The internet exploded as Sony confirmed the price and release date for PlayStation VR – yours for just $399 (£349, around AU$530) when it lands this October.
Don’t get me wrong – I’m not against VR. In fact, my HTC Vive demo at MWC 2016 was one of the best tech experiences I’ve ever had. It’s a seriously impressive piece of kit.
I’ll also champion Google Cardboard to pretty much every newcomer – it’s a great first stepping stone into the world of VR, showing those not familiar with the technology the amazing experiences it can offer while remaining inexpensive.
Plugging a headset into my PlayStation though – no, no thanks.
Short and sweet
I’ve tried a wide range of VR headsets – from Cardboard and Gear VR to Vive and Rift – multiple times over the past two years, but I’ve not used any of them for more than around 15 minutes in one sitting. And to be honest, I don’t want to.
Even after that short amount of time my face is hot and sweaty, my cheeks and forehead sport some rather unattractive red marks where the pads have been pressing, and I feel a little light-headed.
It’s not enough to put me off having another go, but translate that experience into a four-hour gaming session and suddenly I don’t want a headset anywhere near my treasured console, let alone my delicate cranium.
And this is my core concern with VR gaming. I like sitting on my sofa, wireless controller in hand, gazing at my TV for several hours as I play FIFA, GTA, Rocket League and Fallout.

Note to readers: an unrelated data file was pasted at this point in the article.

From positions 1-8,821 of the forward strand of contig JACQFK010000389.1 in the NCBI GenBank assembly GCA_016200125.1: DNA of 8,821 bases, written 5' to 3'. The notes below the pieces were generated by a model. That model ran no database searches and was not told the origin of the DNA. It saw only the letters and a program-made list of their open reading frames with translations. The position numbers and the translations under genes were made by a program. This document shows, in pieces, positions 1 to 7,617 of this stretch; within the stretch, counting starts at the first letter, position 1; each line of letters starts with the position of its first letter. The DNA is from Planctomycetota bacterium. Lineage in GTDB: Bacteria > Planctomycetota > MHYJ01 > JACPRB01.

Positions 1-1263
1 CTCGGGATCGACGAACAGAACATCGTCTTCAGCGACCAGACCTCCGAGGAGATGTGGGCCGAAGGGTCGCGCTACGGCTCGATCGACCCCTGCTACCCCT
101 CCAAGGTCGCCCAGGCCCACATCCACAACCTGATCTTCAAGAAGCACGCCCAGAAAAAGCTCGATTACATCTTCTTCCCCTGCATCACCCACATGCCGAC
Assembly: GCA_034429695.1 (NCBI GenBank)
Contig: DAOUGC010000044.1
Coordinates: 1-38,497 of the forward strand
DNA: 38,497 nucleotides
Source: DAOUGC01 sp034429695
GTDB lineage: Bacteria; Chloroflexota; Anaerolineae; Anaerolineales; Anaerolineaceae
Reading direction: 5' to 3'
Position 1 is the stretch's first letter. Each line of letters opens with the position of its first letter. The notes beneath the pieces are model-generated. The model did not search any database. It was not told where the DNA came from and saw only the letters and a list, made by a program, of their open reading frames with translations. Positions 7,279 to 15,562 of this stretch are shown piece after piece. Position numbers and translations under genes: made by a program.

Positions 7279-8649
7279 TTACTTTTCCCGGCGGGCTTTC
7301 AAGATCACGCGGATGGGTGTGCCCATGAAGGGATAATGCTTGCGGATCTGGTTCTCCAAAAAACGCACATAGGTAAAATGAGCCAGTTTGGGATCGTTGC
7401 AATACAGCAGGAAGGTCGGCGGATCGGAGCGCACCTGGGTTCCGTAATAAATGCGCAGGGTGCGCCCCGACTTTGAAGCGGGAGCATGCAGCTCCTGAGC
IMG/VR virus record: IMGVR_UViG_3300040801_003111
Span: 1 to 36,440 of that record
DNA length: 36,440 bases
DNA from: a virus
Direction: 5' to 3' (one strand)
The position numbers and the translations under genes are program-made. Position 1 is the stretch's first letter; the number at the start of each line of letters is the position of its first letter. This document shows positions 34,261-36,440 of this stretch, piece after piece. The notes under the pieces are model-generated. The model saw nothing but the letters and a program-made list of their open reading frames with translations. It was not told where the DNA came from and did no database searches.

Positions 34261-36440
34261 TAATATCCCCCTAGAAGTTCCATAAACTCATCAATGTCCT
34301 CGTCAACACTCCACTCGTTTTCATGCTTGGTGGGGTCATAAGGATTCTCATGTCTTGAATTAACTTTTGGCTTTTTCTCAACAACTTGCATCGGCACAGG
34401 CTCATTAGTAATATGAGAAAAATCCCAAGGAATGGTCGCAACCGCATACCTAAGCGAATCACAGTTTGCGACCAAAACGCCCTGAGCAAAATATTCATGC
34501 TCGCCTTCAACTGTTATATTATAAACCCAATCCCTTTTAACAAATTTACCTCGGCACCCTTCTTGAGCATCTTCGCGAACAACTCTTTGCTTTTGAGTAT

There’s no obtrusive headgear, if my girlfriend’s in we can engage in conversation instead of me blocking her out, and I’m not constrained by the compact dimensions of my humble living room or cables connecting me to my console or PC.
I’ve not used PlayStation VR yet, but my concerns aren’t about the quality of the hardware or software, and I don’t doubt that developers will create some compelling games – I just don’t see VR headsets as a mainstay of at-home gaming.
Nor is it about the cost; sure it’s expensive, but I’m more than happy to drool over phones almost double the price. I get that advanced technology doesn’t come cheap, and that’s fine.
VR is great for bite-sized experiences – its implementation at theme parks, arcades and large events make sense, but they’re best enjoyed in an open space with few obstructions.
For those of you who have already pre-ordered your PlayStation VR or HTC Vive, I salute you – but I won’t be following you in your footsteps.
If you want to invite me over to prove me wrong I’ll happily oblige – hell, we’ll probably have an absolute blast – but I’ll still have a sense of smug satisfaction on the way home knowing my console is VR-free.